“I Almost Destroyed the World”: In Defense of Albus Potter

In honor of Middle Child Day, I thought I’d defend one of the more controversial middle children of the series: Albus Severus Potter. He may have tried to resurrect Cedric Diggory, but he ended up changing the world for the worse. However, he managed to fix his mistakes in the end.

First of all, he was really young. Who among us hasn’t made a mistake or two? Albus learned from his and did what he could to correct them.

ALBUS: I almost destroyed the world.
HARRY: Delphi wasn’t going anywhere, Albus — you brought her out into the light and you found a way for us to fight her. You may not see it now, but you saved us” (Cursed Child 524).

 

 

Albus often found himself being compared to his siblings and felt he failed to live up to them. He was different from James and Lily, which, occasionally, made it hard for him to get along with the rest of his family. This certainly left an impact on him.

HARRY: Well, there are times I wish you weren’t my son” (Cursed Child 71).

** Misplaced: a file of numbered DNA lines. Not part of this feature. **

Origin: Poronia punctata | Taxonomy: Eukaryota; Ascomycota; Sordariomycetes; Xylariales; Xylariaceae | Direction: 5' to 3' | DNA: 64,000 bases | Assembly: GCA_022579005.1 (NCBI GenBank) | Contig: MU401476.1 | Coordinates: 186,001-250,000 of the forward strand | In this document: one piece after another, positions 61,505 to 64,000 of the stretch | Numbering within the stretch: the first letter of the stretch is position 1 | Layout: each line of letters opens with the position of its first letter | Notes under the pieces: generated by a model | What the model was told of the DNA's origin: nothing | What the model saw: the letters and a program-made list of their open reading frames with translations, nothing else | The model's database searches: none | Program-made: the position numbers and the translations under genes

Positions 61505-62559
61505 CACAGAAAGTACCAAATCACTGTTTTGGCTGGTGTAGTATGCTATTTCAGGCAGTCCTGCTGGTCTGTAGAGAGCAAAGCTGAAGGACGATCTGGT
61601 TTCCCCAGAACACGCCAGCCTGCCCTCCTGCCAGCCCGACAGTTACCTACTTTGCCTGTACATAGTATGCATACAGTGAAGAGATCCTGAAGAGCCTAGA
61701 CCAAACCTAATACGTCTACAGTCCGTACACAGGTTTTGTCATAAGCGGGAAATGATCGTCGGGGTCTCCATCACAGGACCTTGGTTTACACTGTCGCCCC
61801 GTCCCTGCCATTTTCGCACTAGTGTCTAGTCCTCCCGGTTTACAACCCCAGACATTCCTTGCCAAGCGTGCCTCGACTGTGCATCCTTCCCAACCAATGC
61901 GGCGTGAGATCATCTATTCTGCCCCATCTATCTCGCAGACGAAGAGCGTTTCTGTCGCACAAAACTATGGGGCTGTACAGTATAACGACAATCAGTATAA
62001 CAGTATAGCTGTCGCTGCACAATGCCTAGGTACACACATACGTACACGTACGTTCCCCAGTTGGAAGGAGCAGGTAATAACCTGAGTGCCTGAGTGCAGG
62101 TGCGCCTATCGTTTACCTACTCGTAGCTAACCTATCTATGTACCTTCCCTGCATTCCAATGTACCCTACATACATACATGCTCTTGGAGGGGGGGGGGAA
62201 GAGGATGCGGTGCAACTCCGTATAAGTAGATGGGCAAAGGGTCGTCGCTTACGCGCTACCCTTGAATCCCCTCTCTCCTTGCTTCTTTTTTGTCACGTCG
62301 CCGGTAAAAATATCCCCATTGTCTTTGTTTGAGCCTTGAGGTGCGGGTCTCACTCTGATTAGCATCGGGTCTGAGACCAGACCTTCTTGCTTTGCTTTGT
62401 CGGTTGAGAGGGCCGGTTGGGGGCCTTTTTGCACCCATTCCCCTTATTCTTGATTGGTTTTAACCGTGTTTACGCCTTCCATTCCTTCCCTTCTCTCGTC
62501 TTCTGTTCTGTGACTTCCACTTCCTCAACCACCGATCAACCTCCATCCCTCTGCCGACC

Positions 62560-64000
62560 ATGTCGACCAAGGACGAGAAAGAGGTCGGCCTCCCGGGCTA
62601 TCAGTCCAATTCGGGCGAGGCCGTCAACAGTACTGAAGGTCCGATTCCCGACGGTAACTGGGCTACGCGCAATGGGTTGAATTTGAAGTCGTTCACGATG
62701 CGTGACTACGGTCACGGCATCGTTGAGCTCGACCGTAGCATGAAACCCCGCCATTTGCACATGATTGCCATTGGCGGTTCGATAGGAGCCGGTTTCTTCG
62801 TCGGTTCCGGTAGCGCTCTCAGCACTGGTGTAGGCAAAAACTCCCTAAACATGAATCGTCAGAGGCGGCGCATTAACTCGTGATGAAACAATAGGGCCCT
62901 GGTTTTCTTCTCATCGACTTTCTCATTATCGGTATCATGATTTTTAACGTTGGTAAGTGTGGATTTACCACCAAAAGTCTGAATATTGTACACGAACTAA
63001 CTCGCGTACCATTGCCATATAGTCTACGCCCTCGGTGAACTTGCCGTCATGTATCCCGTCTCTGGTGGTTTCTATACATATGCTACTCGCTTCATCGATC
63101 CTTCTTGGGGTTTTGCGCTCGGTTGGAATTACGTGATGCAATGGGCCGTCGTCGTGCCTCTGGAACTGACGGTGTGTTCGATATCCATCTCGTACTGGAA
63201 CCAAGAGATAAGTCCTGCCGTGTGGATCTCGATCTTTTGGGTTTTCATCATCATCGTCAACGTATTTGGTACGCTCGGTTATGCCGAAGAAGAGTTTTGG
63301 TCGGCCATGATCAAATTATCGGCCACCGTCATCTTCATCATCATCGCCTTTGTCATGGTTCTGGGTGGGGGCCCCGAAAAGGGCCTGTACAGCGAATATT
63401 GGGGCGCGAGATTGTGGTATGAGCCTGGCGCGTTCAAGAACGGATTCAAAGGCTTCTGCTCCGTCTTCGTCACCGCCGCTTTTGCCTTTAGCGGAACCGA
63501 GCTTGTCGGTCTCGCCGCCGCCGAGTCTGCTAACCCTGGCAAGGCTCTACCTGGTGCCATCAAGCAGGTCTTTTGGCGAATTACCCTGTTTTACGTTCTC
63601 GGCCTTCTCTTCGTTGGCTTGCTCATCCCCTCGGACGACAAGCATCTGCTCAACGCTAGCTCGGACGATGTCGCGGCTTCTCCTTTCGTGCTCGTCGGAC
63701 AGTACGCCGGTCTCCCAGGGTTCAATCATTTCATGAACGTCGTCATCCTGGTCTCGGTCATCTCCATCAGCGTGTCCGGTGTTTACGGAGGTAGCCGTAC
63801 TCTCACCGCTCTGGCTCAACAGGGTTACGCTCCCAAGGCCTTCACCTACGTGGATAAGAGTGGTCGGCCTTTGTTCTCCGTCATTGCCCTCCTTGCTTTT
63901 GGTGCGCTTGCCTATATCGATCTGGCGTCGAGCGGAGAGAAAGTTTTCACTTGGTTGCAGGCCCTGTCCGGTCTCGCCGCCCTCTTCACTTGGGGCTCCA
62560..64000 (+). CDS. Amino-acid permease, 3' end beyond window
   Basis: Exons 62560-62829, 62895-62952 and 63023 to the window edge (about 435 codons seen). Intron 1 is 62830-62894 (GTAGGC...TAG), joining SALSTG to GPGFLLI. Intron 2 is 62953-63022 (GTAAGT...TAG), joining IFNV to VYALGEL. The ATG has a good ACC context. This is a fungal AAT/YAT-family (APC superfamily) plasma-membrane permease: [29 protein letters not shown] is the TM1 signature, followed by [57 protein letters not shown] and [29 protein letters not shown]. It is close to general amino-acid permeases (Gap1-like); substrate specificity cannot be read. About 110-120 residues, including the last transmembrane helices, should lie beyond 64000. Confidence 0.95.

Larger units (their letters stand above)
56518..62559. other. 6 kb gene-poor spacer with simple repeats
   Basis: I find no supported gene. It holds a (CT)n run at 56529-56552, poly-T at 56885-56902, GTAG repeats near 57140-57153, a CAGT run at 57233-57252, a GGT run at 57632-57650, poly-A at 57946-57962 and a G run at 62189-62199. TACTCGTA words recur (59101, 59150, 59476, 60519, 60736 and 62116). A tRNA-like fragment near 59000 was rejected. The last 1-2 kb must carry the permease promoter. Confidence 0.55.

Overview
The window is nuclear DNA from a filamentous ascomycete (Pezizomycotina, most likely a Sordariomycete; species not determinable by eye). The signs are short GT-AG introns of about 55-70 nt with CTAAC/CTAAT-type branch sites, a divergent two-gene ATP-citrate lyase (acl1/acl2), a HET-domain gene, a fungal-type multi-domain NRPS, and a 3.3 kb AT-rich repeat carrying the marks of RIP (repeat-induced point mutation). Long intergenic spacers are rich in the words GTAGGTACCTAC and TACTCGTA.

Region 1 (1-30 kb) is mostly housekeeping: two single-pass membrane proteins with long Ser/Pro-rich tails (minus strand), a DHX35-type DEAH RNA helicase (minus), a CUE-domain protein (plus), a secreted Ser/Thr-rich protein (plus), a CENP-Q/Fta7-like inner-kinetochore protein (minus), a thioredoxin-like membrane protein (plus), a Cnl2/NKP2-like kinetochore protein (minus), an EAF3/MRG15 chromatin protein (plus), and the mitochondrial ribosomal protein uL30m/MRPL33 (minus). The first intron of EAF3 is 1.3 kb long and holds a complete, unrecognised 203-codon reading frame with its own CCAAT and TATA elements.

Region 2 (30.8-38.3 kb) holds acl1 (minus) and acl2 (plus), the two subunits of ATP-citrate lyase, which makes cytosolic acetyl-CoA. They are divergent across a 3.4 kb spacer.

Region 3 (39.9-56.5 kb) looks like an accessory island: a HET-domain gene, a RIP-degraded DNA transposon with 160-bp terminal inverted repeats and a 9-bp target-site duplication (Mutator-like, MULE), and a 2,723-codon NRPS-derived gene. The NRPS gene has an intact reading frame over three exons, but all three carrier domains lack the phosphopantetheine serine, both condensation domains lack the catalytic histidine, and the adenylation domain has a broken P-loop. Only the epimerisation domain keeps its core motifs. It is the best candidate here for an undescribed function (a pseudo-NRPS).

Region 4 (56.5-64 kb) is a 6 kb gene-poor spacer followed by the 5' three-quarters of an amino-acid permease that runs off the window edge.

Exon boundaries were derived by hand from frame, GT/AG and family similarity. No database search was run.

Not only was he compared to his siblings, but he was also likened to his father. In the eyes of his peers, he failed to live up to Harry’s potential. Understandably, it would have been incredibly difficult to be constantly compared to someone who saved the wizarding world.

Oh Merlin’s beard, how humiliating! He really isn’t like his father at all, is he?” (Cursed Child 36-37).

 

 

Additionally, Albus, just like his father, was influenced by his surroundings. For Harry, it was a note scribbled in an old textbook that got him in trouble. On the other hand, Albus was influenced by Delphi, someone who convinced him that she was his friend and could be trusted.

DELPHI: Of course I’m sticking around, we’re friends, aren’t we?” (Cursed Child 165).

 

 

Not only was Albus isolated at home, but he was also singled out at school. He was Sorted into Slytherin, making him the only one in his family to be so. This singled him at school, ensuring that he never had a place where he felt completely comfortable.

It [Hogwarts] turned out to be terrible after all” (Cursed Child 178).

 

 

Albus definitely had it hard, which helps explain why he tried to change history. Ultimately, he righted his mistakes and helped bring his family together.

What do you think of Albus Potter and his actions? Do you think what he did was inexcusable? Let us know in the comments!

Also, don’t forget that tickets to MuggleNet Live! 2017: Nineteen Years Later are still available for purchase, and we would LOVE to meet you in Orlando for an amazing Potter fandom experience! Check out our website for details and then get your ticket to have a private, magical evening with MuggleNet and the awesome talent from the Potter films!